While everyone waits, Kurt insists I strum while counting out a 12-bar shuffle. It’s awkward and slow, but I nail the rhythm, and it sounds right to me. It turns out this little slice of knowledge is the equivalent of rock ’n’ roll duct tape. You can use it to play hundreds of songs.

I’m still a little overwhelmed with the idea when I catch a glimpse of myself in the studio mirror. I like the look. It’s me: the guitarist, the singer, the poet. All those screaming Beatles fans back in ’64 are screaming for this guy.
"To everything -- Turn, turn, turn / There is a season -- Turn, turn, turn / and a time to every purpose, under heaven ..."
- The Byrds
Our first goal is to get good enough to perform at the Jam Session recital in four weeks. We pick three songs for our set: “Red Hot,” “Whole Lotta Shakin’ Goin’ On,” and a simple, doo-wop-style ballad I wrote, called “Just the Thought of You.”

As smart as Phil and I think we are, we find out there’s much more to this than just letting it fly. There are six people in this band. That means playing together. At first, Phil and I flub through several takes before playing an entire song with no errors.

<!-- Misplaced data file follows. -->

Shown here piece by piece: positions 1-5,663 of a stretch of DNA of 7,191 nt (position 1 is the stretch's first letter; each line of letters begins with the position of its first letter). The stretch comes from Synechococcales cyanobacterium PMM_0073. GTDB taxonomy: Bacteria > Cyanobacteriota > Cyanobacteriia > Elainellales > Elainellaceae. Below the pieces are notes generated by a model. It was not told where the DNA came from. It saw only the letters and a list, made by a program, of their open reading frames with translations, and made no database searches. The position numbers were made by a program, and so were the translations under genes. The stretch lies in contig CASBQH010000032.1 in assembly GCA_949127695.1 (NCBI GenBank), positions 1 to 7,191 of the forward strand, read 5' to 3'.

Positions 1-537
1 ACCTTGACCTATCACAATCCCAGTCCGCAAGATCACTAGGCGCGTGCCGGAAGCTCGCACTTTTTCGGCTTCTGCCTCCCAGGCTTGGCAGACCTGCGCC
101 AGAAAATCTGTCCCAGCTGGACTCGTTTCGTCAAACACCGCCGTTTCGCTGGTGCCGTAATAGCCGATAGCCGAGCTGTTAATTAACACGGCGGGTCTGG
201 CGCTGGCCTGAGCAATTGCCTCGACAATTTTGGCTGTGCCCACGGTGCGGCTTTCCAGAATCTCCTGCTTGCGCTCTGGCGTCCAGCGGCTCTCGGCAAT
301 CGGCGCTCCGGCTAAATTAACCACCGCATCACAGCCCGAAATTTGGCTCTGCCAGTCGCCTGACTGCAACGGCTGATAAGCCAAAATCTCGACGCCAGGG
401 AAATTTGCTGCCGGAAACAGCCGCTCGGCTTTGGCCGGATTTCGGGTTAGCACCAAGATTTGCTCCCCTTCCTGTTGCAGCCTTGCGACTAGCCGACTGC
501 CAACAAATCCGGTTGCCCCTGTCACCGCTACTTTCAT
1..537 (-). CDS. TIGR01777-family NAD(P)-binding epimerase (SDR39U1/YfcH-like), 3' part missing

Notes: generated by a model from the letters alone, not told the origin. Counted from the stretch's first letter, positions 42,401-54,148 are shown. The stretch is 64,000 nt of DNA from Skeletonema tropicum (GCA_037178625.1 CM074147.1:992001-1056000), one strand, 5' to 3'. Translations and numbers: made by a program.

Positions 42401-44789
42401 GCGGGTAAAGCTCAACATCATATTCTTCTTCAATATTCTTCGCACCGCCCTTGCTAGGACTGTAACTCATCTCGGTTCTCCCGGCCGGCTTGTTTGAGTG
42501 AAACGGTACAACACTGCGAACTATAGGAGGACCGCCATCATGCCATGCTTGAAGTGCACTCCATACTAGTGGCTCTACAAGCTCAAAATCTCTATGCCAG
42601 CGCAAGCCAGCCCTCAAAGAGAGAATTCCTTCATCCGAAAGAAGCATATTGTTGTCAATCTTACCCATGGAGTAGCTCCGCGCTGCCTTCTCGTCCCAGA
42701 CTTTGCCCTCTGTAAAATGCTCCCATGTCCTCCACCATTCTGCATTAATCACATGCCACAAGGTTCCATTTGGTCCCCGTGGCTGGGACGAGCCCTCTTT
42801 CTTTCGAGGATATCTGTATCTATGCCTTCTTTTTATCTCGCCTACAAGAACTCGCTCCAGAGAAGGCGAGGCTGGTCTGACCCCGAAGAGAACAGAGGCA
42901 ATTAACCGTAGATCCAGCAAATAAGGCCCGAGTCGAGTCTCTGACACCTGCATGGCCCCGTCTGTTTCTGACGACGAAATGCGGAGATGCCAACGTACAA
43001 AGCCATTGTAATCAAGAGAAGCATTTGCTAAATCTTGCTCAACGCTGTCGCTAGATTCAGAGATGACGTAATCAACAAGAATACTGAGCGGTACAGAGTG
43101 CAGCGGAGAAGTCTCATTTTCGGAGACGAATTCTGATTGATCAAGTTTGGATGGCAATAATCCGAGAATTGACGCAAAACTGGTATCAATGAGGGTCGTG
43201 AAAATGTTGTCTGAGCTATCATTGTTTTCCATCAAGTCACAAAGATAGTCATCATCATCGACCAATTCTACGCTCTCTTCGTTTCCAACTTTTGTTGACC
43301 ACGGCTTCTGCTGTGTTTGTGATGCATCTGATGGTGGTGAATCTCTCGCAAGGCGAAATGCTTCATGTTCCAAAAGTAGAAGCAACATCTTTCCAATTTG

What seemed to be so easy alone is truly difficult to execute as a band. But it’s also fun. Our practices are in the evening, after Phil and I have put in long workdays. We go in tired, but there are moments of successful grooves, times when we’re getting it. We leave each night as excited as high-schoolers.

I practice my singing and guitar at home; my dog has finally found something he hates more than ambulance sirens and vacuum cleaners. A few days and a few hundred doggie treats later, he decides to tolerate my 12-bar blues.

Then there’s my wife, who doesn’t exactly swoon from my guitar playing. “A little too much sensory overload,” is what she calls it. So every day, I banish myself to our basement, practicing hard enough to get some serious calluses on my fingertips. And every practice, I get better — I’m no Jimi Hendrix, but I’m better.

"You just pick a chord, go twang, and you've got music."
- Sid Vicious

It’s a late-winter Saturday afternoon as we enter the Robin Hood bar in downtown Kent for the Jam Session recital. The place has the worn look of many generations of collegiate parties: cheap neon beer signs, worn linoleum floors, ancient pinball machines.

When the show begins, it’s the younger kids first — the 8- to 12-year-olds who have just started lessons. It’s good for me to see these kids, because my guitar skills are still iffy.

Soon, I have the demented courage of a psychopath. I look the part, too. I’ve cut my hair into a Mohawk. I’m wearing a wife-beater T-shirt, rolled-up jeans, white socks and thick black work shoes. I am a white-trash, James Dean/Iggy Pop peacock, and I can’t wait to shake my tail feathers.

When it’s our turn, I’m motionless on stage, listening for the clicks of Mason’s drumsticks that set us in motion. Four taps of E-flat from Phil’s piano, and we blast off.